A NASA astronaut is accused of committing the first crime in space after her estranged wife claimed to have stolen her identity and accessed her bank account without permission during a six-month mission to the International Space Station.
Former Air Kansas City Summer Worden intelligence officer is involved in a fierce divorce with astronaut Anne McClain in 2018, but the battle has flared after Worden filed a complaint with the Federal Trade Commission and the NASA Inspector General, accusing his wife to accept her identity and gain unauthorized access to her private financial records while orbiting the earth, reports the New York Times.
LARRY CARL FILES FOR A DIFFERENCE FROM LIVING YOUR KING TO 22 YEARS MARRIAGE
Worden told the Times that she was cut short when McCain somehow had some knowledge of private spending mission without knowing otherwise.
She contacted her bank and was informed that her login credentials had been used on a computer registered with the National Aeronautics and Space Administration.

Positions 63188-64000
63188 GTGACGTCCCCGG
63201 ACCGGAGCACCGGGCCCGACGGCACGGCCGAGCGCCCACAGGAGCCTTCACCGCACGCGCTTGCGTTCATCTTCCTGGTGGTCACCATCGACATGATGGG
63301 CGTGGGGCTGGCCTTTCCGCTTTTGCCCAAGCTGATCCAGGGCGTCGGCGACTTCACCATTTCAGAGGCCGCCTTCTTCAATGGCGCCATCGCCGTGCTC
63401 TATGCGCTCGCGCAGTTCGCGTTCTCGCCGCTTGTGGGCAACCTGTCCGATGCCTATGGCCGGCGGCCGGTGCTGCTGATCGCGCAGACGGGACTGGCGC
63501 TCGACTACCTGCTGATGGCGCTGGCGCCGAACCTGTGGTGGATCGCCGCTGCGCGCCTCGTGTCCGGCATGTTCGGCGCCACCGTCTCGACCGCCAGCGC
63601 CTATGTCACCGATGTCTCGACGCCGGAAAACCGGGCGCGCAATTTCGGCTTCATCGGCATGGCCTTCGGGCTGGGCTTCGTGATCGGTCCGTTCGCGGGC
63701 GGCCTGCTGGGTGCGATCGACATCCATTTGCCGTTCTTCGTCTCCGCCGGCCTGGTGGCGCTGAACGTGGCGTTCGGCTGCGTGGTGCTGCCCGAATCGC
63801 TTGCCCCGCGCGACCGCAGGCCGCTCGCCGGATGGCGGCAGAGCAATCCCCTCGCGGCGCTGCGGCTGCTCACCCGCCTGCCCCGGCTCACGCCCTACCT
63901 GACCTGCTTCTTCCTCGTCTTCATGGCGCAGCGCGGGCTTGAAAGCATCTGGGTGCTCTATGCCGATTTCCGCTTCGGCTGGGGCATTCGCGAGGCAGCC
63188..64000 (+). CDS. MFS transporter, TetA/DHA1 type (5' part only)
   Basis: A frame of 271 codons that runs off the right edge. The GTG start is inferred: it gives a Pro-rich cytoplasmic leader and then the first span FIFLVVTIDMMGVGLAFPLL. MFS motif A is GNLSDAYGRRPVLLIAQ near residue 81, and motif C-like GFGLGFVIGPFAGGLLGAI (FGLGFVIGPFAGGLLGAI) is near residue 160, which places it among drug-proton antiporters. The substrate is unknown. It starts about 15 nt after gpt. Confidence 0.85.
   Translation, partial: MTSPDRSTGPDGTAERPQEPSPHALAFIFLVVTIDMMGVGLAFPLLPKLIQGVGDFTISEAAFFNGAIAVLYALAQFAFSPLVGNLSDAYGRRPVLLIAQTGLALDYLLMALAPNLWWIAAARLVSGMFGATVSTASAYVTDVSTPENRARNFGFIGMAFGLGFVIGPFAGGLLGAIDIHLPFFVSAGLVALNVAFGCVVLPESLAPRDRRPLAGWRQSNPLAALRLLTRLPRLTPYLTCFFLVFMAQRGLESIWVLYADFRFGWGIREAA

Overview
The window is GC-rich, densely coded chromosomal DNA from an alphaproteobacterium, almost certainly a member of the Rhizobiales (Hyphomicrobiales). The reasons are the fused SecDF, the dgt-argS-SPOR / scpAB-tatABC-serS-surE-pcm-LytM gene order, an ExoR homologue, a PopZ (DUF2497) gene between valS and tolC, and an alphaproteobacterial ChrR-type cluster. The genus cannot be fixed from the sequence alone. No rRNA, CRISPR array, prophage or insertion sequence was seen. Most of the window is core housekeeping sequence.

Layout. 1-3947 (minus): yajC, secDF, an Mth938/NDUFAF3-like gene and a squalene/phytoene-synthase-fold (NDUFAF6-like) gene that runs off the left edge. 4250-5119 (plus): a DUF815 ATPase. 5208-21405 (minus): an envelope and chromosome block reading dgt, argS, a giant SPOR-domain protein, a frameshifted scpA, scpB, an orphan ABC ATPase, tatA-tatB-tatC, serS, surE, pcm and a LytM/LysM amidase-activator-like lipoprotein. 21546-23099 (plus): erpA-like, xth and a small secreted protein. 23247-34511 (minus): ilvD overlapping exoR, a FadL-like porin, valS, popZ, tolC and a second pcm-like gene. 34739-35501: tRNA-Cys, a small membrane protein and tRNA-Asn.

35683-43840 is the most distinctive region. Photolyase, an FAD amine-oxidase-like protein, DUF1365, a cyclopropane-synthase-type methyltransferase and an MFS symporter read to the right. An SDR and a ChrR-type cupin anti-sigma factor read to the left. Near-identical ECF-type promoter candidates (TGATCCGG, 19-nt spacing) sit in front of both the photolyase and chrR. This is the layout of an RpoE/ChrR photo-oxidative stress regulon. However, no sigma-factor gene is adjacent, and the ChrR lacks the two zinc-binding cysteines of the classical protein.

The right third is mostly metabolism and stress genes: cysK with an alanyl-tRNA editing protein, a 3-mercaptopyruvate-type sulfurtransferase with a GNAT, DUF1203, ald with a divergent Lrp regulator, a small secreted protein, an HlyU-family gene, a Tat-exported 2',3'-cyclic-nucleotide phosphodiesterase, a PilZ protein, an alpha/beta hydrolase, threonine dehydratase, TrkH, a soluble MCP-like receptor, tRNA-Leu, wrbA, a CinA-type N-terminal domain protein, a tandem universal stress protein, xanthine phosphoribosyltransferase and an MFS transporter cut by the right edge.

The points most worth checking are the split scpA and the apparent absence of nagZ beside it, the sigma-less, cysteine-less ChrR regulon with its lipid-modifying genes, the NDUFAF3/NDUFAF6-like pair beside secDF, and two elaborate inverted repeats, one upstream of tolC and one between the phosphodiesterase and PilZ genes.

"I was pretty horrified that this would go so far. I knew it was wrong, "says Worden.
McClain denied the allegations, saying in an interview with the Inspector General in an interview last week that she acted routinely by checking the family's finances to make sure they had enough funds to pay their son's bills.
VINGA NATIONAL ASSEMBLY OF THE UNITED STATES OF FOUNDATION IN JUDGE ARABIA
The child is also in dispute during the divorce.
According to a Times report, Worden had a son about a year before he met McClain. After the couple married in 2014, she denied McCain's request to adopt the child.
McClain took Worden to court in 2018 to obtain shared parental rights after accusing the boy's mother of self-control and making bad financial decisions, but Worden filed for divorce after photos of her son had already been deleted and McClain was posted on her Twitter.
A little later McClain embarks on a mission.
CLICK HERE to receive the FOX NEWS application
The International Space Station was launched in the late 1990s and is operated by five agencies from the US, Russia, Japan, Canada and 22 collective European nations.
NASA officials told the Times that they were unaware of any previous crimes committed on the space station.